Odetta – At the Gate of Horn. Originally released in 1957
Leadbelly – The Legend of Leadbelly, with Sonny Terry & Josh White. Originally released in 1960
Barbara Dane – Anthology of American Folk Songs. Originally released in 1959
Ed McCurdy – A Ballad Singer’s Choice. Originally released in 1956
Anthology of the Twelve String Guitar. Originally released in 1963
All archival recordings released on Tradition/Empire and distributed by Universal, 2006
I’m a history buff who relishes nostalgia so exploring these 5 folk-blues CDs gladdens my heart. Although I will admit that I did not grow up with Odetta, Leadbelly, Barbara Dane or Ed McCurdy playing in the home. However, I fare better listening to the Anthology of the Twelve String Guitar since Glenn Campbell and Roger MCGuinn of The Byrds’ fame ring bells with me.
Well, better late than never. I’m glad that Empire Records has dusted off these gems, not only to show us where we have been musically, but also to remind us of our collective history. For instance, in an era of political correctness, blues legend, Leadbelly’s repertoire, especially, the song, Yellow Gal, comes as a bit of a shock to my ears. We can see how far we have come in respecting others of different races and backgrounds.
By far, Odetta’s landmark album, At the Gate of Horn is my favorite of the 5 CDs. Considered one of the cornerstones of American folk music in the 1950’s, Odettaactually hailed from a classical background which you can hear in her slightly operatic contralto vocals. Sometimes dramatic and certainly powerful, Odetta journeys through blues, gospel and folk tunes, while drawing from a rich palette of emotions.
Accompanied by her fine guitar playing, Odetta opens the CD with the infamous spiritual, He’s Got the Whole World In His Hands, (which I did sing when I was a child), and then she sails through classics such as The Gallows Pole, Greensleeves, All the Pretty Horses then landing on 2 of Leadbelly’s classics, The Midnight Special and Take This Hammer.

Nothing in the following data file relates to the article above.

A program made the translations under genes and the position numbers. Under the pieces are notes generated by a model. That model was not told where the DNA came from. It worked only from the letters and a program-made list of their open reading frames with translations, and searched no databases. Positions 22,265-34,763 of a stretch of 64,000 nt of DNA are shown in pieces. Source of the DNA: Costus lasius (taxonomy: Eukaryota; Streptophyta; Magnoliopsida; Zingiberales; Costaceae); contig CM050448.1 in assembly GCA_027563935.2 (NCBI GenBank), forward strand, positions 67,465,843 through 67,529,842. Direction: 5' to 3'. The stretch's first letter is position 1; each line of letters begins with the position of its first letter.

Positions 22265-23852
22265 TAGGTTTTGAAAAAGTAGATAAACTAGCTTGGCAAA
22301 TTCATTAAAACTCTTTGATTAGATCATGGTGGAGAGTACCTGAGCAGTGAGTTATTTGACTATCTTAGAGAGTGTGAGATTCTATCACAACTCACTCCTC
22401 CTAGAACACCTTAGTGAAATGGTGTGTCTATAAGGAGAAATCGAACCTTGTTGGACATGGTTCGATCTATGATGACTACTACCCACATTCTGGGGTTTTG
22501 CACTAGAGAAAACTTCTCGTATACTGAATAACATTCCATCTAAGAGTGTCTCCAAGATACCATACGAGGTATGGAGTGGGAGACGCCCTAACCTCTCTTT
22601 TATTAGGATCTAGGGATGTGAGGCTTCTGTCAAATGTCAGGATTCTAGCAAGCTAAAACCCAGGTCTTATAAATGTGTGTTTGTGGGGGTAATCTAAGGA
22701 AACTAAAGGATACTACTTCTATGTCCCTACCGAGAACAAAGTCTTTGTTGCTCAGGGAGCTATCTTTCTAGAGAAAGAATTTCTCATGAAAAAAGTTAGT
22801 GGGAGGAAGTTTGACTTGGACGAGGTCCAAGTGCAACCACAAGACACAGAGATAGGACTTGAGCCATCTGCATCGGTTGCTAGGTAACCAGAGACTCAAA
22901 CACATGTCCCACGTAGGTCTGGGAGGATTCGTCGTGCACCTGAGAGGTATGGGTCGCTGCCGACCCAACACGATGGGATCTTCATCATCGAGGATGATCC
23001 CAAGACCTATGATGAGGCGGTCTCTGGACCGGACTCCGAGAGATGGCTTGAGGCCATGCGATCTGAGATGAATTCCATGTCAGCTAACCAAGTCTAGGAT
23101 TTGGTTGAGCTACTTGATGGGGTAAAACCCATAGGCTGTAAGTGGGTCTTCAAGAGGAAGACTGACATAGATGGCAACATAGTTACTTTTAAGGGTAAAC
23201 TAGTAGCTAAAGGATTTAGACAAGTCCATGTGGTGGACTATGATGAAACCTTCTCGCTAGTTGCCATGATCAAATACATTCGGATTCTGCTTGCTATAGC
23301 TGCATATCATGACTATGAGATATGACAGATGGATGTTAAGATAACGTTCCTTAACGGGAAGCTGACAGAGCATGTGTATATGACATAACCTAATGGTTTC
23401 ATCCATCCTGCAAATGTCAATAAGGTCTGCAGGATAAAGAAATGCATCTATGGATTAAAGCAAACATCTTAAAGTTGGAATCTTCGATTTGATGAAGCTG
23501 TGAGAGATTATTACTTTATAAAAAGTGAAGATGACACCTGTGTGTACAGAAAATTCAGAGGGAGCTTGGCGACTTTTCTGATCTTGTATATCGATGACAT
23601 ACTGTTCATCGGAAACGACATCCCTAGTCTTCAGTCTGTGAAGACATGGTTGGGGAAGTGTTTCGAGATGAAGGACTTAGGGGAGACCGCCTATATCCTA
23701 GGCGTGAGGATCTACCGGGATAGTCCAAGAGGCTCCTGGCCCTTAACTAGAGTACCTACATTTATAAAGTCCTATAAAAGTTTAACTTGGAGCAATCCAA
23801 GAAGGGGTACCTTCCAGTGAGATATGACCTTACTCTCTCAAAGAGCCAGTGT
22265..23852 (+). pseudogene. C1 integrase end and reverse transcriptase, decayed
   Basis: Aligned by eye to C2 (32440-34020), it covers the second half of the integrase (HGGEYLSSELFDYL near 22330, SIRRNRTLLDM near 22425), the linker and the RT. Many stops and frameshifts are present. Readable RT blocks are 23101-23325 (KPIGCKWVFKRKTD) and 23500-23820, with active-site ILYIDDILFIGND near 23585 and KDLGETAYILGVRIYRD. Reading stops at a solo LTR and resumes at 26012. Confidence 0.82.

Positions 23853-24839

The blues legend, Leadbelly needs little if any introduction. Everyone from American folkies to grunge musicians have covered Leadbelly’s repertoire. Even if people don’t recognize the name Leadbelly, they will still recognize such classics as House of the Rising Sun, The Midnight Special and Goodnight Irene.The Legend of Leadbelly feels rough around the edges as if the music is already fading into the static of the past.
While the blues-folkman certainly possessed a talent as a tunesmith and guitarist, I find his lyrics too raw and sexist. His infamous violent temper comes through on many of these tunes as does his dry sense of humor. Although I often find the blues healing, this particular CD leaves me with the chills. However, I realize that not everyone is as sensitive as I am to lyrical content and a vocalist’s views so no doubt this CD will be added to many collections.
I had not heard of the alto folksinger Barbara Dane until I received Anthology of American Folk Songs in the mail. Although during her time she garnered a reputation as a blues singer, on this live recording, she returned to her folk roots. Accompanied by her guitar and Tom Paley’s banjo and guitar, she shares a collection of her favorite folk tunes. Again, Greensleeves makes an appearance here and it is fun to compare her version to Odetta’s version of the song. Some standout songs include Single Girl, La Le Too Dum and the Danville Girl. The final track, Don’t Sing Love Songs ends on an ironic note. Barbara Dane might not sing love songs, but she sings songs she loves and we love her for it.
The late Ed McCurdy also takes us on a journey through his favorite songs. American-born Canadian, he brings us songs hailing from Eastern Canada and
throughout the United States. He sings about fishermen, lovers, gold prospectors, cowboys, the courtship of birds and ends the CD with the infamous lullaby, Hush Little Baby–you know the song that mentions mockingbirds and diamond rings…
Accompanied by banjo and guitar, McCurdy’s baritone voice graces humorous and
dramatic songs. His voice takes us on a visual journey through time when people had to set out into the world to win their fortune in the dreary Black Hills or out at sea. I might have not heard McCurdy’s recordings when I was a child, but the flavor and stories of these songs sound familiar to my ears. I recall all those old country western classics that told similar stories and fueled my childhood imagination.
Finally, Anthology of the Twelve String Guitar features an array of musicians who guitar styles range from classical to blues and country western. The original liner notes that accompany the CD mention the up and coming Glenn Campbell who was considered “hot” during his reign. Mason Wilson achieved a number one hit with his Classical Gas, although that track does not appear on this CD, and Roger McGinn’s folk-rock group, the Byrds had only begun to take flight when this album was first released in 1963.
All the albums listed in this review include their original liner notes and in some cases, notes written by the artists themselves as is the case, with Odetta, Barbara Dane and Ed McCurdy. So pick up any of these CDs or all of them and take a trip down Memory Lane, as well as, preserve historic recordings by legendary blues, ballad and folksingers.